Although the French government insists that the "teething problems" have been solved, there was no sign of the majority of the 400 employees returning to work at the factory at Pessac, near Bordeaux, yesterday.
The unions complain that the French government, anxious to steal a march on its European Union partners, began work on the new euro coins before technical problems had been ironed out.
They also say that manning levels are insufficient to meet the ambitious production targets.
The early start in making the coins, which are not due to appear in European pockets for another three and a half years, has already proved unfortunate in another respect.
The European Commission halted the production of the 10-cent coin two weeks ago, after pressure-groups for the blind complained that they could not be readily distinguished by touch.
The design will have to be reconsidered and the 9 million coins already minted at Pessac melted down.
Michel Mano, a local official of the CGT trades union federation, said that there had been many technical problems in the rapid changeover to euro coins and the workforce was no longer prepared to carry on without reinforcements. Otherwise, he said, the factory would miss its 1998 targets because the management had "overestimated production capacity".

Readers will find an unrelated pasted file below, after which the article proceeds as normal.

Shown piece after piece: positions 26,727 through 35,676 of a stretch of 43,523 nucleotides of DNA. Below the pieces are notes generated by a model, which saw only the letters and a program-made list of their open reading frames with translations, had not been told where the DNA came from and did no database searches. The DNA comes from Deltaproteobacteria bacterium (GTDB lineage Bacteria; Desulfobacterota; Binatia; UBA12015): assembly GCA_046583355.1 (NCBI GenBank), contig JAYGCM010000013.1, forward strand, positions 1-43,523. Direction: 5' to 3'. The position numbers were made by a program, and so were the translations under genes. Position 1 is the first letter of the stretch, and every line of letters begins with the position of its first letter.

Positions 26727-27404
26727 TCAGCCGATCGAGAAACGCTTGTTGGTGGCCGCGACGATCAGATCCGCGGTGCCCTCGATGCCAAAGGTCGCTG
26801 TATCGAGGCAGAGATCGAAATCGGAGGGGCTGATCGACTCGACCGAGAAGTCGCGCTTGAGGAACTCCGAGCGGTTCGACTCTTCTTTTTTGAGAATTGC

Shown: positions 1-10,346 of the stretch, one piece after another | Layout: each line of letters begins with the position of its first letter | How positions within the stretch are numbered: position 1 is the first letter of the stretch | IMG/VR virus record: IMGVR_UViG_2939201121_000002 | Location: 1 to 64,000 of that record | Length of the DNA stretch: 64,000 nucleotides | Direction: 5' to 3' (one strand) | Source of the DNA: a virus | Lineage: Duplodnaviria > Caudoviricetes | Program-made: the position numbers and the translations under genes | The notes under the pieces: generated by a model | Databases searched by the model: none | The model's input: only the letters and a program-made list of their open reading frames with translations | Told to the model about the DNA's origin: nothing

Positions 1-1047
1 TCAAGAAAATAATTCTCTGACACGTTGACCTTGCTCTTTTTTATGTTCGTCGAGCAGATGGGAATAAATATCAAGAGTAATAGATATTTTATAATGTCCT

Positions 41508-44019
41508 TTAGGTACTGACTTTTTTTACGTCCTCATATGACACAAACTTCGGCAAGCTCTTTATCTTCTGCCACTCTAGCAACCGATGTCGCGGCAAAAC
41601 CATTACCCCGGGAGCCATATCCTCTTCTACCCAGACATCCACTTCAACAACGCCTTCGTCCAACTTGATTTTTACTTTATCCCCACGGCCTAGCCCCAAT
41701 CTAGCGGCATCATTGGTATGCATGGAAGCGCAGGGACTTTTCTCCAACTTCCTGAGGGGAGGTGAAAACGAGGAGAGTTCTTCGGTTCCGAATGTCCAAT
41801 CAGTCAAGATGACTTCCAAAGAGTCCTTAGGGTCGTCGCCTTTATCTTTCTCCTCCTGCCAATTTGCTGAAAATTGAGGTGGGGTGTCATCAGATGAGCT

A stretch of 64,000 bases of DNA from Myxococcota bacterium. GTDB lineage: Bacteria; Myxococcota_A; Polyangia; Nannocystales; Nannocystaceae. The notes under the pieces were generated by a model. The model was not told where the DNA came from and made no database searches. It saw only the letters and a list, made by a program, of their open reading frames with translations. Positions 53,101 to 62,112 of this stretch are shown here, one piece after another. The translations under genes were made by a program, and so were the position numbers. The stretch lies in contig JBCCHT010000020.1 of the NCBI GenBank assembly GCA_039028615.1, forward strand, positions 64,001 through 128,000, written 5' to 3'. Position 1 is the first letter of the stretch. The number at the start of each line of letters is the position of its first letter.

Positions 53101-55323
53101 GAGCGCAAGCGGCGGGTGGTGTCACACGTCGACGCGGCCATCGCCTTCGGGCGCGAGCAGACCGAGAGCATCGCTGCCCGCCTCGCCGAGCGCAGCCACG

The managing director of the mint, Francis Reillac, said yesterday that he had already promised to hire an extra 18 people and could not go any further.
Euro coins and notes will become legal tender in the 11 countries joining the single currency on 1 January 2002. For the first six months, they will circulate alongside national currencies, which will disappear from July of that year.
By the end of 2001, the French national mint has been asked to produce 7.6 billion Euro coins, containing enough metal to build four Eiffel Towers.
There is no particular commercial advantage to France in sprinting ahead of other Euro countries in minting the coins. All will make their own versions of the Euro currency, with slight differences to include national symbols.
t Maputo (AP) - The French President, Jacques Chirac, said Africa's former colonial powers and other, Western creditor nations must consider alleviating debt burdens stunting the development of countries such as Mozambique. Mr Chirac, on a tour of southern Africa to promote French interests in the region, said France would press for foreign debt relief.